The whole miracle story featuring the tiny cruse of oil appears first in the Talmud and has no real antecedent in any of these contemporary, or near contemporary sources, all of which understand the great accomplishment of the Maccabees to have been the removal of the shikkutz from the Temple. (There’s a different story featuring a miracle regarding Temple oil at the beginning of the Second Book of Maccabees, but it’s entirely different from the story we all know from the Talmud.) Whether it was an actual statue, or some other thing that so revolted the ancients who knew exactly what it was that they could not bring themselves to say its name aloud or to describe it other than cryptically, who knows? But in the contemplation of that riddle lies a lesson for us all.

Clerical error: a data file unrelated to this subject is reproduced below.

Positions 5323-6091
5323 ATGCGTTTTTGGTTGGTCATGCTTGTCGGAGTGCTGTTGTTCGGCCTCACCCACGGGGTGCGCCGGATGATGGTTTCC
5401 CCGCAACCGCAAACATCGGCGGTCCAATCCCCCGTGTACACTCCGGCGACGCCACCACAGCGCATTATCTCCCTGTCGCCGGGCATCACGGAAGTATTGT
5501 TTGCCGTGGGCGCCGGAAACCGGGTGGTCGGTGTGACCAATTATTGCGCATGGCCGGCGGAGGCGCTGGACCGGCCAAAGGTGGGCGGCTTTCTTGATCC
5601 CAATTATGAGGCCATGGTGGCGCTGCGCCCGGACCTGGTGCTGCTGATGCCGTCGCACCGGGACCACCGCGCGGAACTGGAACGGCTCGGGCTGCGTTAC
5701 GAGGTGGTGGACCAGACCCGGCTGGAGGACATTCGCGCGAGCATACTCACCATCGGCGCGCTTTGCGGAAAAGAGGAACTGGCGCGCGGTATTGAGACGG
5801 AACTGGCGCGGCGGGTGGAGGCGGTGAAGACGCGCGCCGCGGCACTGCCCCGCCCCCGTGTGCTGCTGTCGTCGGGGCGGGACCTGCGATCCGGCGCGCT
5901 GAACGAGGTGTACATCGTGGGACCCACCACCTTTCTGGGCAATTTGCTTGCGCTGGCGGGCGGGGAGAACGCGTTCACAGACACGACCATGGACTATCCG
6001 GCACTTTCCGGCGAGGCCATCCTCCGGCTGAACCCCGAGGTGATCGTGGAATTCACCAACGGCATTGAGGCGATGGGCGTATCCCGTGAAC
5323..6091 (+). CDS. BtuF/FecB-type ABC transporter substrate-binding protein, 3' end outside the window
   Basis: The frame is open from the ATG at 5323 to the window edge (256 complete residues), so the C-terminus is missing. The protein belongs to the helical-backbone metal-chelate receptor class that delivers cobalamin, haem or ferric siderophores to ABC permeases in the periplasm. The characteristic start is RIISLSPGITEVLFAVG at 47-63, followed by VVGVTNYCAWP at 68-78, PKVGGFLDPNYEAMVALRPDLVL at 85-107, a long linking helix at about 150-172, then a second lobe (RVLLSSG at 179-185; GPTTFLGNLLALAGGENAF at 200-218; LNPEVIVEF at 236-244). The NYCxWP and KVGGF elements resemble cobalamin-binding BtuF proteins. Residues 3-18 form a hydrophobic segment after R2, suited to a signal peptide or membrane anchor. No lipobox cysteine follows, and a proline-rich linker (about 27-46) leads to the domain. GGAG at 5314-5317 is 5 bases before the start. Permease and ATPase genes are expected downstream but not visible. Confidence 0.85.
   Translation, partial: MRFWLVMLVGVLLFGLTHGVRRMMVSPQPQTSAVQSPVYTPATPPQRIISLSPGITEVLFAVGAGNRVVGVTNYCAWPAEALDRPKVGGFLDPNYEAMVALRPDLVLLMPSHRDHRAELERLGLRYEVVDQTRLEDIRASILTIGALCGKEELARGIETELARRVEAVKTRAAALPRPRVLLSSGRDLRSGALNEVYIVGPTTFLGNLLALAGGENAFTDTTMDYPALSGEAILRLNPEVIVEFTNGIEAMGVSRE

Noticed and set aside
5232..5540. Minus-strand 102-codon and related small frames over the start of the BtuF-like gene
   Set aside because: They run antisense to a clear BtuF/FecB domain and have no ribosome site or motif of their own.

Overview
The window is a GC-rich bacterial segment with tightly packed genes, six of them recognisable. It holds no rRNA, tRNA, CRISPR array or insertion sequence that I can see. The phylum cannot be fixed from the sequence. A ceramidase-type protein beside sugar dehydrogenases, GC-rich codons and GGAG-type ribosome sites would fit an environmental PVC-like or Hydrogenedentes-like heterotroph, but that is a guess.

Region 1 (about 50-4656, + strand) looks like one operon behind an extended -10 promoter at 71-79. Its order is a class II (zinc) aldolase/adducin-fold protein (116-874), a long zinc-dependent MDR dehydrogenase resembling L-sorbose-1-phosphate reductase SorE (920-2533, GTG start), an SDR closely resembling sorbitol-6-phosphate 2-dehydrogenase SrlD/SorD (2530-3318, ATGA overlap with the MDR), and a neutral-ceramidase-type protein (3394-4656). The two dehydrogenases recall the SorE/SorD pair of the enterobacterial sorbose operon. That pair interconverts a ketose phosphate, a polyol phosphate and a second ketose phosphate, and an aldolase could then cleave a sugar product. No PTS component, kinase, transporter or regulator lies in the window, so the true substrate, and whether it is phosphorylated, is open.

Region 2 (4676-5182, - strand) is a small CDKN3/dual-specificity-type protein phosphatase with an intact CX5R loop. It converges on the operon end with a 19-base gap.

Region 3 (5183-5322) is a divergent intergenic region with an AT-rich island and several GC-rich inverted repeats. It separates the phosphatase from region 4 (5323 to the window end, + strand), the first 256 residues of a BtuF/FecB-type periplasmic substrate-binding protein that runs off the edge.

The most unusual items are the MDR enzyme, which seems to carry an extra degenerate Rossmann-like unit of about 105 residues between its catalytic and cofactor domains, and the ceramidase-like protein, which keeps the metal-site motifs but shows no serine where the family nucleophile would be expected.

What I get from this whole story about the shikkutz m’shomeim is that even the most sacred precincts can have introduced into them items that turn them from places of pious worship to places of grotesque depravity. The place, the sanctum, the sanctuary, therefore, is only space. Holy space, perhaps…but only when holy things happen there. To suppose, therefore, that the mere existence of a sanctuary is enough to guarantee that all that unfolds there is by definition sacred work…that is, if anything, the precise opposite of the lesson these ancient sources gather (at least in my own mind) at this time of year to remind us. For a community to be worthy of the designation of k’hillah k’doshah, it needs to do holy things, to do holy work, to seek to know God not merely by existing in some room designated as holy space, but to take to heart the ideals of faith that are preached in that place…and then to act on those ideals to nudge the world even just slightly close to the messianic moment that will herald the redemption of humanity. The Temple retained its sanctity, of course, even when the shikkutz was in place. But it was a dormant value in those dark days, not something that existed actively but only passively within the folds both of its history and its destiny. That could be a satisfying thought…but the Maccabees didn’t think it was enough and neither should we. To be worthy of being called a “holy community,” a k’hillah k’doshah, its members must further God’s work on earth.